of the global market. In that context, a U.S.-Brazil partnership
would be critical for creating a global market for ethanol and
biofuels, and that it is essential to create a mechanism for ethanol

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producers (i.e. U.S. and Brazilian farmers) to become reliable

8. (U) Another investment company, UBS Pactual Bank, is confident
that investments will flow into stock in various projects, into the
construction of new ethanol plants (estimated at 230), and into
logistics expansion. UBS Pactual also believes that a growing
demand for flex-fuel cars will increase demand for ethanol, but
cautioned that the world market must have credibility and stability
to accommodate potential price spikes if supply is compromised by
climate conditions. UBS Pactual further commented that governments
can help stabilize markets by controlling demand growth for ethanol
and biofuels, but the international flow from producer to consumer
is not obvious or guaranteed, especially with market-distorting
mechanisms such as the U.S. tariff. Department of Energy officials
responded that the current ethanol price mechanism of US$0.51 per
gallon aims to stimulate local oil companies to buy biofuels from
domestic production. The $0.54 tariff on imports is actually an
offset to pay for domestic incentive.

Overcoming Opposition to a Global Biofuels Market
--------------------------------------------- ----

9. (U) A Brazilian delegate to the Interovernmental Panel on
Climate Change (IPCC), whic is studying the potential impact of
increased ethanol and biofuels production, also participated. he
identified specific concerns about the real ptential for biofuels
and the need to address cerain issues in order to have a positive
impact. hese included the designation of land to ethanol an
biofuel crops, and the impact of biofuels on clmate change (i.e.,
the speed of production willdetermine how quickly we can lessen
harmful carbon emissions).

10. (U) Sensitive to allegations that increased ethanol production
would damage the Amazon rainforest and drive up food prices, a
Petrobras participant indicated that Brazil needed to define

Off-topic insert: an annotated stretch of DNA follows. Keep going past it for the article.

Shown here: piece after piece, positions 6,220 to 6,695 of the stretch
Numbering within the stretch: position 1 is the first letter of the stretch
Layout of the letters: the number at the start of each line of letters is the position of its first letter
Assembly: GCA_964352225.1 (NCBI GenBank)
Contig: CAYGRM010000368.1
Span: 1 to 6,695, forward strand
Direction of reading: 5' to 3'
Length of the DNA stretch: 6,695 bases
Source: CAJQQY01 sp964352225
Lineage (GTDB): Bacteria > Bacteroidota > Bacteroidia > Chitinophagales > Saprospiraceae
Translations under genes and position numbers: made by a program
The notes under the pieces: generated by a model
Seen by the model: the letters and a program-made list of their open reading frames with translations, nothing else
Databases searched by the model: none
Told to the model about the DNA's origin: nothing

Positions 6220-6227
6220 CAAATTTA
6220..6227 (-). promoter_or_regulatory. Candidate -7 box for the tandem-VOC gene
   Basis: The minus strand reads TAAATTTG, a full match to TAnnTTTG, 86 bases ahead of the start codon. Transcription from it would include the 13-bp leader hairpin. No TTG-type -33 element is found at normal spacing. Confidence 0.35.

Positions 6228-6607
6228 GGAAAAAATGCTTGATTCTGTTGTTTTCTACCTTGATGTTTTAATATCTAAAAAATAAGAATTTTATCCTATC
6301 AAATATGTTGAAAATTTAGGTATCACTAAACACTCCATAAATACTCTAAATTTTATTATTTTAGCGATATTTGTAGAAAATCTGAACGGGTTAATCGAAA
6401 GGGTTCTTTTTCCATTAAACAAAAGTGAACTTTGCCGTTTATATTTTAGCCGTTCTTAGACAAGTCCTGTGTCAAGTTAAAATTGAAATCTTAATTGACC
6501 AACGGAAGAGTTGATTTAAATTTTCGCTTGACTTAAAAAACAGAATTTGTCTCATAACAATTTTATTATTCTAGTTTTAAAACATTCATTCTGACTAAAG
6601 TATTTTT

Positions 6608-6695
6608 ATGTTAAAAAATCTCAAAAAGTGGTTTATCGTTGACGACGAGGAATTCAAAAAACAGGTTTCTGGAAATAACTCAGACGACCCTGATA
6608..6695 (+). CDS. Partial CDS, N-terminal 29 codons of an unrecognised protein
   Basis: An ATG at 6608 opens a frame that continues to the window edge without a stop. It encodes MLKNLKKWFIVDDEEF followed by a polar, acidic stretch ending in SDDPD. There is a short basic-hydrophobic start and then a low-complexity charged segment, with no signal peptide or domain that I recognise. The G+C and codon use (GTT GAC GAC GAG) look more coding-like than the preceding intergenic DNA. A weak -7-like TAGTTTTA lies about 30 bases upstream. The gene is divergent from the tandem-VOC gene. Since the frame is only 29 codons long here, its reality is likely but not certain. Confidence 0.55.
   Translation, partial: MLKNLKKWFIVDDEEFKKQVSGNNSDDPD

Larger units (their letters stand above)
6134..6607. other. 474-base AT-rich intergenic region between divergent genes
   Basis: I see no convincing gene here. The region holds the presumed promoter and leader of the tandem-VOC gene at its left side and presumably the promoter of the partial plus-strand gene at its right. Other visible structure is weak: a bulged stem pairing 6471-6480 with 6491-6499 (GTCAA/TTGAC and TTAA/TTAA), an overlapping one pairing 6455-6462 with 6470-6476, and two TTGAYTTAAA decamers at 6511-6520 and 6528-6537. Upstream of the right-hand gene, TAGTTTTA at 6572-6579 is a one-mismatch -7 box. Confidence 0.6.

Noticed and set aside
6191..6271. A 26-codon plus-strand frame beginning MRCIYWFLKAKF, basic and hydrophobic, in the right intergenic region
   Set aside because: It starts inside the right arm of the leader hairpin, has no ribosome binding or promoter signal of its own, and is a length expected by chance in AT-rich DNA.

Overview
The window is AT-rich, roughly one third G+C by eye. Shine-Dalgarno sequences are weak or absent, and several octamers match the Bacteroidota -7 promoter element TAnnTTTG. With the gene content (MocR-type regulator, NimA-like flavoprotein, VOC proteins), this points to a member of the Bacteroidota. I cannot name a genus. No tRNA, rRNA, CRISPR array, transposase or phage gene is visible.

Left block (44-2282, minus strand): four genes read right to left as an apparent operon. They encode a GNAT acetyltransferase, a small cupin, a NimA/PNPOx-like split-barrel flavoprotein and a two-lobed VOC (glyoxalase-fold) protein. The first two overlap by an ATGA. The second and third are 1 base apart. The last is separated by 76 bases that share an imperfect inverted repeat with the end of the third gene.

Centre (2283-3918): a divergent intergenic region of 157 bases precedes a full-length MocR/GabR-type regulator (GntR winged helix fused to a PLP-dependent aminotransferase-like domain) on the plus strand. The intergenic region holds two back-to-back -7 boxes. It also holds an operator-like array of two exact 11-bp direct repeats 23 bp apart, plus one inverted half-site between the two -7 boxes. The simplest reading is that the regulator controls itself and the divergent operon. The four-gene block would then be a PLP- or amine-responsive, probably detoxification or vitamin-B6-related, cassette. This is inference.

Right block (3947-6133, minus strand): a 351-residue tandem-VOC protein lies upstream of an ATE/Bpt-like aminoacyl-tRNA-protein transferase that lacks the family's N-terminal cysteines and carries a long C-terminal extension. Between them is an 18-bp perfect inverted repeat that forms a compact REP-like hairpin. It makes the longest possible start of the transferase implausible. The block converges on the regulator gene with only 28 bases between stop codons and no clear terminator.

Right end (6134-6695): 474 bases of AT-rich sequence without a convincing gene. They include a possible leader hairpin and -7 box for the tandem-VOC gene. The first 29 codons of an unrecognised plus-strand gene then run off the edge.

agricultural zones and social ramifications. (Note. Shortly after
the event, the GOB released a map of zones where sugar cane
plantations are prohibited because conditions in those areas are
considered inadequate for sugar cane. New sugar plantations and
ethanol plants will require a social-environmental certification
from the Brazilian standards institute INMETRO. End Note.)

11. (U) Brasil Ecodiesel, Brazil's largest biodiesel producer
pioneer in biodiesel production in the country, highlighted the
social aspect of biodiesel production. Its program has 57,000
farmers planting castor for Brasil Ecodiesel plants in six Brazilian
states. DOE officials noted that biofuels became politically
acceptable in the United States once the benefits to farmers became

Next Steps

12. (U) All participants acknowledged that better coordination among
government agencies in both Brazil and the United States is
necessary to develop markets with guaranteed sources of supply,
environmental regulations, harmonized standards, and IPR protection
- all in partnership with the private sector and the academic

13. (U) Amb. Sobel asked Barton and Arvizu to take the lead on
working with Brazil's biofuels community to explore areas of
strategic cooperation and to develop concrete ideas for follow up.
Barton suggested the best areas for next steps included developing
partnerships between US and Brazilian universities and research
institutions, beginning with NREL and CENPES (Petrobras' research
center) launching a scientific exchange program in August 2007.
Potential joint research programs could include exploration of
second generation lignocelulose ethanol, and finding ways to reduce
the corrosiveness and volatility of ethanol.

14. (U) Commerce's NIST will work with Brazilian and international
standards bodies (ANP, INMETRO and ABNT) and the parties to the
International Biofuels Forum to create compatible standards by the
end of 2007 as a basis for a new global biofuels market. EMBRAPA
plans to work with USDA to find ways to create a sustainable
production system with increased crop yields. Once global supply
sources are secured, discussions will begin on supply contracts. To
that end, Barton suggested engaging the Pipeline Research Council
(PRCI) to develop further U.S. infrastructure to accommodate
increasing amounts of ethanol and biofuels in the U.S. fuel mix.

15. (U) This message was cleared/coordinated with Embassy Brasilia.